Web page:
Friday, 4 October 2013
Friday 4 October 1963
An almost Galton & Simpson-esque two-hander for most of its length, Party Mood is the most successful episode of The Marriage Lines yet, following Kate and George Starling on a rollercoaster ride of emotions as they react to the news that all their friends are going to a party to which they haven't been invited. It's brilliantly simple, and gives Prunella Scales and, especially, Richard Briers, a superb opportunity to show off their comedy chops.
Kate and George's life's been a social whirlwind of late, a seemingly endless round of parties. So they're looking forward to a nice evening in by themselves for a change. George has bought a record of Kate's favourite song, a slushy ballad called "People in Love" (written especially for the episode by The Marriage Lines' writer Richard Waring and composer Dennis Wilson, and sung by crooner Gary Miller). It's an amazing coincidence as Kate was just thinking of it that day, and how it makes her feel about her relationship with George. The breathless excitement in the way she describes her banal life is strangely lovable: "It was in Mr Harrison's, I went in to see him about the new wastepipe and I suddenly thought, it's just the two of us tonight, how wonderful. And I went straight in the butcher's and bought a chicken."
This domestic idyll comes crashing down around their ears when George calls their hosts of the previous night to thank them - and learns they're off to Tom and Joan's party. Which Kate and George haven't received an invite to. Kate's immediately appalled about this, but George laughs it off. "If you had any sense of gallantry at all, George, you'd do something about it," Kate insists, though she's unimpressed with his offer to challenge Tom to a duel.
The romantic evening in forgotten, Kate insists the Starlings hold a party of their own - she can string her chicken out into a big risotto if she uses plenty of rice. She heads next door to invite Peter and Norah, and George rings up Miles. But they're all going to Tom and Joan's. As are all of their other friends, even the ones who don't even know Tom and Joan. Even Stephen and Jenny, who nobody's asked out anywhere in their lives.
Kate and George never liked Tom and Joan anyway. He's a pimply, toffee-nosed communist who pours "the smallest Scotches this side of the border". And she never cleans the bathroom. Not that George has ever noticed: "We men just hop in and out, you know." And you know, there's nothing like a gruesome character assassination of your friends to cheer you up. They even start to speculate on Tom and Joan's future children: "With his lips." "And her bosom. Joan's bosom would just about pass on a boy." "I've often passed it on Joan."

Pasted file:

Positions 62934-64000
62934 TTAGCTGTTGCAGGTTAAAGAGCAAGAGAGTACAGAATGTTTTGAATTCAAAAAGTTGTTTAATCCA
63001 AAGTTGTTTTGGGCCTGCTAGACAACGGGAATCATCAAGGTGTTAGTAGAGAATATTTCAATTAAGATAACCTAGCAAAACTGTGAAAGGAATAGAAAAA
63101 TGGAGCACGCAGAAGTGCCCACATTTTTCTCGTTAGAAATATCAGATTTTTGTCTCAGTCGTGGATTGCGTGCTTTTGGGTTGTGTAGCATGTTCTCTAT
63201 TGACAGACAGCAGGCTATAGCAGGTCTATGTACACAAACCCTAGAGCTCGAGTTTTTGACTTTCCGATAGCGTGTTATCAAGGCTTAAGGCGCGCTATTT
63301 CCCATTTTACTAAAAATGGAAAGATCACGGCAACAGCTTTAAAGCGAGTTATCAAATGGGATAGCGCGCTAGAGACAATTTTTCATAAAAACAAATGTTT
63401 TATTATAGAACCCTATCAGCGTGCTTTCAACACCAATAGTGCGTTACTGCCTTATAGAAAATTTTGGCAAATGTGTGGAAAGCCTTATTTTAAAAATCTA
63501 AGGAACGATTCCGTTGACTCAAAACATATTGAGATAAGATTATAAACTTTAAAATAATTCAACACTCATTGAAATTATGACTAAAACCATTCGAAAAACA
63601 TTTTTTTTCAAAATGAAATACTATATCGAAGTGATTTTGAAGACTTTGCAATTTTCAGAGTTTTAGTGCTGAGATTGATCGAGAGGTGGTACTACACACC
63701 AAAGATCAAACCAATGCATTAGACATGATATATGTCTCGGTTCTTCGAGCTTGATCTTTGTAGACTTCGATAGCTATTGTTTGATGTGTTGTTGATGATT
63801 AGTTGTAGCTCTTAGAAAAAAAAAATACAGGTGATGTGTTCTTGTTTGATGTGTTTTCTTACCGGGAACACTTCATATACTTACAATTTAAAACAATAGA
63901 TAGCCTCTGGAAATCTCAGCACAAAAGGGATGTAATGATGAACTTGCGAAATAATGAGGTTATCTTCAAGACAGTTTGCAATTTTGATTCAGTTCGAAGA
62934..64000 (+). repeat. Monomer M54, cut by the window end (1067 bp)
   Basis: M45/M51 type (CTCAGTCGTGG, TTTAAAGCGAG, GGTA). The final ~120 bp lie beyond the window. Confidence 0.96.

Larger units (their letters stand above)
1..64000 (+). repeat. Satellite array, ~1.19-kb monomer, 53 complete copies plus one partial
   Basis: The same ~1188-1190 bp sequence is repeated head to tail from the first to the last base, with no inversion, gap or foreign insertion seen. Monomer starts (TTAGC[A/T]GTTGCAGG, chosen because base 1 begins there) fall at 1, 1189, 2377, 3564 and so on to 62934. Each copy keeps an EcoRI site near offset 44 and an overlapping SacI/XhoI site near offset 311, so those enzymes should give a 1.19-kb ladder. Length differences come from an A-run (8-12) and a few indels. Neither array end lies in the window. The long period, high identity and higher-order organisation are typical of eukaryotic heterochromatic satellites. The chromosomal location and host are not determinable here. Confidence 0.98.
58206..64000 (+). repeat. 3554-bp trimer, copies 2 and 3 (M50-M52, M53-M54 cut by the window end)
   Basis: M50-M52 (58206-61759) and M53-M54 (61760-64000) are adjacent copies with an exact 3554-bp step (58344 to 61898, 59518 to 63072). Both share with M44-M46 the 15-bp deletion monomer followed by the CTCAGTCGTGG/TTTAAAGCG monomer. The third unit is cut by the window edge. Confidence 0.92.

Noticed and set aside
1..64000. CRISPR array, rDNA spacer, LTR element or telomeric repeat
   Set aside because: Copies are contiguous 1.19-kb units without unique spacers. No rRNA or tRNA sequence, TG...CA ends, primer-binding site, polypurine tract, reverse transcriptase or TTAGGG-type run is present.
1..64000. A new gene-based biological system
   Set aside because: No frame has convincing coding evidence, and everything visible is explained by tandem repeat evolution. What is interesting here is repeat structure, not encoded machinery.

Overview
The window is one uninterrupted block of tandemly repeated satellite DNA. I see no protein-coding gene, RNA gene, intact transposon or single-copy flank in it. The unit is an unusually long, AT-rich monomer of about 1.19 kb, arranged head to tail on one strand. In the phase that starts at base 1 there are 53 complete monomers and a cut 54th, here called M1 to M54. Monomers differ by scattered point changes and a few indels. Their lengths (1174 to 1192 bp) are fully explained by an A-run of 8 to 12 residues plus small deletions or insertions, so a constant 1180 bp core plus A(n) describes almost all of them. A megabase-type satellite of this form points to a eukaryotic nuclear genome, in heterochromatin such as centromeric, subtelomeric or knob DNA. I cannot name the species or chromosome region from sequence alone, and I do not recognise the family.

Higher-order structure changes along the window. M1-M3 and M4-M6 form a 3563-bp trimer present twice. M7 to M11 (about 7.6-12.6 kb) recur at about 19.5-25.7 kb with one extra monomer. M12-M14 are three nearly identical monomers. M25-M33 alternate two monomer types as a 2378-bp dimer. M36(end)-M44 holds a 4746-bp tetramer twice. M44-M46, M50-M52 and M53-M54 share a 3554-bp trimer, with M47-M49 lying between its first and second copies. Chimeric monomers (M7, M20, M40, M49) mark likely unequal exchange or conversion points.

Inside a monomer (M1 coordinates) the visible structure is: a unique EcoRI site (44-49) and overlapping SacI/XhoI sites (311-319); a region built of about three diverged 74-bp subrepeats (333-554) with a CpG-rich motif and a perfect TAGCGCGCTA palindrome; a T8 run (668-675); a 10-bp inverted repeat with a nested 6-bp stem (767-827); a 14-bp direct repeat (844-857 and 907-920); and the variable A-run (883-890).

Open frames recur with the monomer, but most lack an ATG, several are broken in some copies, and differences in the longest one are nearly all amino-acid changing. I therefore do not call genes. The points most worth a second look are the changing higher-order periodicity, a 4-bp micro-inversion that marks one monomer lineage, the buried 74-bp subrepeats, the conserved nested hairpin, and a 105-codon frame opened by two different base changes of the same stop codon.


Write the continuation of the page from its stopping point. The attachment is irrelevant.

Next thing, of course, Kate and George are having a huge row, with Kate convinced George wants to go to the party. After all, the only thing left to drink at the Starlings' is sweet vermouth - and not even any soda. And the B-side of the record is Gary Miller enthusing about non-stop partying in "Let's Go Gay". George is driven to call up Tom, and is incensed when he makes no reference to the party despite the deafening crowd in the background.
One minute George has decided that people see the Starlings as so loved-up they're crashing bores, the next he's convinced it's their constant rowing that put people off. Either way, they're clearly considered poison.
Then Peter turns up, having argued with Norah - the fight kicked off with them disagreeing about whether or not George and Kate were invited to the party. George, of course, makes out they were but didn't want to go. Inconveniently, Tom then rings back to invite them - insisting he did send an invite. When George pops out to the off licence Kate discovers it was in George's dressing gown pocket all along!
There's a callback here to the first Marriage Lines episode, with Peter reminding Kate of the embarrassment she felt on finding she had the key to the flat after they'd been locked out all night, and insisting she not tell George about the invite.
But she doesn't need to - on returning he swiftly finds it himself, and is accordingly gobsmacked.
But fortunately it all ends well, with all the partygoers on their way to Kate and George after escaping Tom and Joan's deathly dull soirée. Marriage Lines has had more than its share of dud episodes, but the warm, witty Party Mood shows how good it can potentially be.